Because the rating board of the Motion Picture Association of America objected to some images of crotch-to-crotch thrusting in the masquerade sequence–about sixty-five seconds’ worth, according to the stopwatch of Variety‘s Todd McCarthy–Warner Bros. altered those shots to secure an R rating. In what the distributor calls the “international release version” (that is, the film as Kubrick made it), the thrusting will still be visible. But in the “domestic version” (meaning the one deemed suitable for American eyes), Warner Bros. has inserted computer-generated figures into these shots, to block your view of the action.

I suppose I shouldn’t object. Thanks to the MPAA and Warner Bros., the masquerade now has the element of risibility I’d desired. But the least one should do for a Kubrick film–even one of his lesser works–is to see it. In the United States, it is now impossible to achieve that minimum. Maybe, in making this picture, Kubrick should have kept his eyes open wider to the world around him; but there’s no reason for our own eyes to be shuttered.

Here, in vigorous old age, comes another master: Eric Rohmer, age 79, whose Autumn Tale is now brightening the lives of all who watch it.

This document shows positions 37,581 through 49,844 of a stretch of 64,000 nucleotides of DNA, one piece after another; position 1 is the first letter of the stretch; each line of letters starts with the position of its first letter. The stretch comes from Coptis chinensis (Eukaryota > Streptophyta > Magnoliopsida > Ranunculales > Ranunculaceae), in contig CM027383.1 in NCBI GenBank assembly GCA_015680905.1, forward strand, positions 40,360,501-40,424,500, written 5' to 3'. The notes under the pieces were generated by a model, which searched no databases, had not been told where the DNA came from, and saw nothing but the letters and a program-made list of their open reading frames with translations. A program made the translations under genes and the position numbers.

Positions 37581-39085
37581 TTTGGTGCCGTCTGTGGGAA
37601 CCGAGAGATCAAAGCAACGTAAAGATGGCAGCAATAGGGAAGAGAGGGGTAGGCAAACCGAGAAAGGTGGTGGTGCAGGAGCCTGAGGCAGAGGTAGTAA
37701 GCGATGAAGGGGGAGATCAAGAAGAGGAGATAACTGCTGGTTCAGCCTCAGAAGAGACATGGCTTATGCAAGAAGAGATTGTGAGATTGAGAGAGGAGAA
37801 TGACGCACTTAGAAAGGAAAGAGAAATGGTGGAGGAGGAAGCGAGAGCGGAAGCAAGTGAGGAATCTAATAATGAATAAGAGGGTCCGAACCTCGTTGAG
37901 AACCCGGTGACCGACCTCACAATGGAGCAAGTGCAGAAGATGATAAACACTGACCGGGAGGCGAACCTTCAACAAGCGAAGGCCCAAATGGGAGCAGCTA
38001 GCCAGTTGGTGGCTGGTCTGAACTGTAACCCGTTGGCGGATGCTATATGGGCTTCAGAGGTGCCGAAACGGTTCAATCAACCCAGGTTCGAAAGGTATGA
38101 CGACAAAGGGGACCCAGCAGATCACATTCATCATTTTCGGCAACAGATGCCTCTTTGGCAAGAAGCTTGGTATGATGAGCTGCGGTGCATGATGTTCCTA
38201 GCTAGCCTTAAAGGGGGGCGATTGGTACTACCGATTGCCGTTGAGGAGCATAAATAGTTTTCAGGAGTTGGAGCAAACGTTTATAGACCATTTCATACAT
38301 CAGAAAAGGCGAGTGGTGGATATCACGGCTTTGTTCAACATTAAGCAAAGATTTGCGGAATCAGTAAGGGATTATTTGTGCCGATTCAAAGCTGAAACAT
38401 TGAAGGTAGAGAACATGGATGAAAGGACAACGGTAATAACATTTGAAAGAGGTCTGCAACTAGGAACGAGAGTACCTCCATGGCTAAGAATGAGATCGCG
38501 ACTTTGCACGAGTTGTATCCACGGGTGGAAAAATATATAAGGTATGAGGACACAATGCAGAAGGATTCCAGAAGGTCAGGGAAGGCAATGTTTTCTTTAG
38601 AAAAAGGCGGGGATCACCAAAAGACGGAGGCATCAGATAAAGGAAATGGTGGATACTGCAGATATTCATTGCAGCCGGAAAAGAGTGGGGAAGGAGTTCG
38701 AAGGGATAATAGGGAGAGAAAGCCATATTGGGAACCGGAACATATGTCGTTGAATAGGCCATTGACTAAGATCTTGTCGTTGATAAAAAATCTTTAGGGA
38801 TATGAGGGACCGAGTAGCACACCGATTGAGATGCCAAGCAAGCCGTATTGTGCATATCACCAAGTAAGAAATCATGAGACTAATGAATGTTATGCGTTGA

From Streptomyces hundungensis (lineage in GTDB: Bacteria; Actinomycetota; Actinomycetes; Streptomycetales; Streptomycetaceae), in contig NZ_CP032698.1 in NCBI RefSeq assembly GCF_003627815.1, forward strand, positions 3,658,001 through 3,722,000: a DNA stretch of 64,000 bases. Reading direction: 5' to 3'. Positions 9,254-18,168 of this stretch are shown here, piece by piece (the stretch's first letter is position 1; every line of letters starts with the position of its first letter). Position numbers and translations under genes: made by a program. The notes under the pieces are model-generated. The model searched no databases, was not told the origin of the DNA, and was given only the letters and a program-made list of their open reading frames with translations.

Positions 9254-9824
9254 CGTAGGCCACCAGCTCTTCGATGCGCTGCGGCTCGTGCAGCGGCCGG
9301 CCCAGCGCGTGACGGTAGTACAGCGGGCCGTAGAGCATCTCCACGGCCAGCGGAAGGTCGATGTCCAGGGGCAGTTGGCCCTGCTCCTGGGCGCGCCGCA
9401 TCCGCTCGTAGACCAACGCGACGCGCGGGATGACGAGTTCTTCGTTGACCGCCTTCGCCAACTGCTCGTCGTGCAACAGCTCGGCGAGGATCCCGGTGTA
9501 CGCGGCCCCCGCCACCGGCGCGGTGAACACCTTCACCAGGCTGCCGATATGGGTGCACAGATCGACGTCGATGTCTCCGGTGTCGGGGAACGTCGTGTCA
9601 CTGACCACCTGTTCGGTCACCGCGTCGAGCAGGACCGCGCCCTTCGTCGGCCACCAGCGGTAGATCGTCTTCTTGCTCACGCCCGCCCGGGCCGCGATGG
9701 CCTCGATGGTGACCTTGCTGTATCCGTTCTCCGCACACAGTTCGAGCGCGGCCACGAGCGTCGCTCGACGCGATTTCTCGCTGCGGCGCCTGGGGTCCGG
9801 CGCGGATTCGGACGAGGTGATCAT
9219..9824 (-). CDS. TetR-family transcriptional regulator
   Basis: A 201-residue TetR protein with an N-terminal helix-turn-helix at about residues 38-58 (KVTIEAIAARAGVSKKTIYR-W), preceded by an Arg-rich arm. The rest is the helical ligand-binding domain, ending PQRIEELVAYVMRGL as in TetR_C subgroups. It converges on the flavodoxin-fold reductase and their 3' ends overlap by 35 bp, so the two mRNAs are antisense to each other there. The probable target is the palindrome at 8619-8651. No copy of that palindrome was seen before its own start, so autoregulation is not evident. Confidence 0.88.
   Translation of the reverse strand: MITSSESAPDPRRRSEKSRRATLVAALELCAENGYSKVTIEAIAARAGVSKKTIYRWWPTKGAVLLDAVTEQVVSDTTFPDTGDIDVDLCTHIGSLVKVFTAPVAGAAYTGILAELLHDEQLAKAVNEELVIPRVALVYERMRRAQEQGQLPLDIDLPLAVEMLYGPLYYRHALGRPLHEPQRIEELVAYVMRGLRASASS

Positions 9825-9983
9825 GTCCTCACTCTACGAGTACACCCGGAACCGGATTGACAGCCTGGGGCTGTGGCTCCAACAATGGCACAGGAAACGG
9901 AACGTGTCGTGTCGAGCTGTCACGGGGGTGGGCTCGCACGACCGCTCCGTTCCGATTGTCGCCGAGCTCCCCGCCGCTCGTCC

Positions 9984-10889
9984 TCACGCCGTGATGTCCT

As attentive to the seasons as the author of Eyes Wide Shut but incapable of his ponderousness, Rohmer ventures for this film into the Rhône valley, at a moment when grapes are being harvested, students are returning to school and the middle-aged are learning to hope that they might love again. Magali (Béatrice Romand), brusque in widowhood, runs a small vineyard the way she manages her hair: The first is half-choked with wild vegetation, the second sprouts untamed about her head, and both can claim to be more flavorful for being left to grow. Gérald (Alain Libolt), shy and tentative in divorce, keeps his own hair slicked down, as a salesman must, but hints at a southern warmth beneath his too-polite manner. You can’t doubt that these people were meant for each other. But it takes a while for them to meet, given the mixed motives of the women who are helping to fix up Magali.

Her friend Isabelle (Marie Rivière) undertakes the project with a certain deviousness, as if searching for a romance of her own. (She’s perfectly content in her marriage, she says, just before taking out a personal ad.) As for Magali’s second helper, she’s another of Eric Rohmer’s beautiful, articulate, iron-willed young women. This one is a college student named Rosine (Alexia Portal); and though her methods are far more straightforward than Isabelle’s, her aims are even more convoluted.

Typical Rohmer, you might say. The scenery is lovely, though it’s interrupted by the cooling towers of a nuclear plant. The people are charming, though they’re willful and conniving. The plot is simple, though it meanders all over the countryside. Unforced, relaxed, self-assured and utterly absorbing, Autumn Tale is the work of a master with nothing left to prove but everything to give.